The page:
“Hi babe. It’s me.”

Tilda. Smug as ever, even after four long months of silence. The satisfaction of announcing herself is coupled as always with the assurance that Jane is happy to hear from her. And Jane is. Halfway out the door to an early-morning appointment with a gallery owner in Sausalito, Jane cradles her phone and can’t help smiling. She hears Tilda inhale on one of her terrible Camels and sees her old friend clearly: the mane of faded hair, the double chin, the merry brown eyes, the freckled wrist flapping the smoke away. “Breakfast!” Tilda announces.

“Yes. Okay. Breakfast.”

They won’t have long to talk, to “cackle,” as Jane’s ex-husband called it, with a full day of work before each of them. But Jane has missed Tilda too much to care. They choose a café set midway between Jane’s apartment and Tilda’s houseboat and agree to meet at eleven, after Jane’s appointment.

Or, as Jane has learned to call these things, dis-appointment. The gallery owner tells her that her slides are “lovely” but “perhaps too lovely for today’s market,” and she leaves with no more than a suggestion she try again in a few months. She stops to buy a local newspaper at the corner stand—Tilda will probably be late, as always, and outraged about something that just happened, as always, and Jane wants to be prepared. She drives to the café hoping Tilda won’t obsess too long on the day’s injustices. There are so many things she wants to tell her—her worries about her teenage son, her worries about her job at the architects’ office, her worries about her painting, her loneliness. She has a small solid mess of troubles she longs to upchuck as neatly as a cat coughing up a hairball, even though she knows what will happen: Tilda will listen, and then, helping herself to Jane’s toast, she will take the son’s/gallery owner’s/architect’s side. Brushing crumbs off her chest, Tilda will tell Jane to stop asking so much from other people, to stop acting so entitled, and to stop feeling sorry for herself, and Jane will leave feeling stung and somehow strangely comforted.

She finds a parking place and arrives at the café on time. Tilda isn’t there yet. If she were, she would be in the largest booth with her laptop and an already emptied creamer. She would be wearing a stained silk shirt in a beautiful color, sage or amber, a full skirt over leggings, scuffed slouched suede boots, drugstore glasses low on her nose. No bra. No underpants. She would be on her phone talking to a client and she would make Jane wait until she had finished her call to say hello. But Tilda isn’t here, and after twenty minutes Jane realizes she isn’t going to show. This is the third time in three years that Tilda has stood her up. Jane empties her coffee cup, dumps the newspaper on an empty chair, and leaves the waitress a stingy tip—Tilda was a waitress for years before she became a therapist—and drives to work, furious.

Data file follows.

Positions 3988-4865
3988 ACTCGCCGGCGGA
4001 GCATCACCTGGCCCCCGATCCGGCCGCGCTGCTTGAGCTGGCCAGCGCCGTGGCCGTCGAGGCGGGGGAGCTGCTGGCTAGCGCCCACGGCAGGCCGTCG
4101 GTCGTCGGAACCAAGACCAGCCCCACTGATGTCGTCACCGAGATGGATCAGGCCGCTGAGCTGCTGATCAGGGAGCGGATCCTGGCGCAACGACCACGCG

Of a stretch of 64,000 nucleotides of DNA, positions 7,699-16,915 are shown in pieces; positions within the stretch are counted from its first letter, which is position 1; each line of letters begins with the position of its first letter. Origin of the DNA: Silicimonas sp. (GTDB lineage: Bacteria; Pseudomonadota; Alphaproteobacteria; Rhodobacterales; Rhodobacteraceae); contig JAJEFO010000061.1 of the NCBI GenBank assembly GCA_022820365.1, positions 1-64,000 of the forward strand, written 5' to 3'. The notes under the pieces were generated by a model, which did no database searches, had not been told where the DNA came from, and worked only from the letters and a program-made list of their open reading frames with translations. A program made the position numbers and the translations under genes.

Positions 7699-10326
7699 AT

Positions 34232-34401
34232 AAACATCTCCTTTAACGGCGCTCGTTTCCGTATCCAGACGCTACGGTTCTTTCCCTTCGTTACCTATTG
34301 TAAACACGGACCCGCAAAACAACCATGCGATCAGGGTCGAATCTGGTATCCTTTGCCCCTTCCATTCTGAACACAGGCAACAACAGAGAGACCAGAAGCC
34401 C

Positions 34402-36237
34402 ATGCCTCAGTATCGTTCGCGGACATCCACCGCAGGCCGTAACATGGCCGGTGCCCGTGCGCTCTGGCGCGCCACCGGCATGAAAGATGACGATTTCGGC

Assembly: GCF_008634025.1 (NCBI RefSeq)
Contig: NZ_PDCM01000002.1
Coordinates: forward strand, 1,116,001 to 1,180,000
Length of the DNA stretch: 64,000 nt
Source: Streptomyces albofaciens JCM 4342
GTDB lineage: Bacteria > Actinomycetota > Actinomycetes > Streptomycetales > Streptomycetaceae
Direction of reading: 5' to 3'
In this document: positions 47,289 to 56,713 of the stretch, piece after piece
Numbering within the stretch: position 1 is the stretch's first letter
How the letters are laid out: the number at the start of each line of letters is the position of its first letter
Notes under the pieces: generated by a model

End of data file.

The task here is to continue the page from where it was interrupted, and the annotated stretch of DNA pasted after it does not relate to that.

“Sorry.” Tilda’s voice on the phone that night does not sound sorry. She chuckles. “I don’t know why you put up with me.”

“Me either.” Jane sets her briefcase down and looks around the empty apartment. Jess isn’t home; he didn’t leave a note, he didn’t take the garbage out; he didn’t clean the sink or sort his laundry; he left the stove on.

“It’s just,” Tilda chuckles again, “Ito woke up with a hard-on for the first time in months this morning and we sort of had to take advantage. It’s this blood pressure medication he’s on. It’s really screwed up our sex life. Are you mad?”


“Well, you probably needed the time alone. Listen, come to Emile’s birthday next Sunday? He’s going to be ninety. Emile’s been asking me about you. ‘Where’s that tall drink of water?’ You were always his favorite, you know. Oh, and bring Jess. I’ve missed him. And wine, red.”

People on couch
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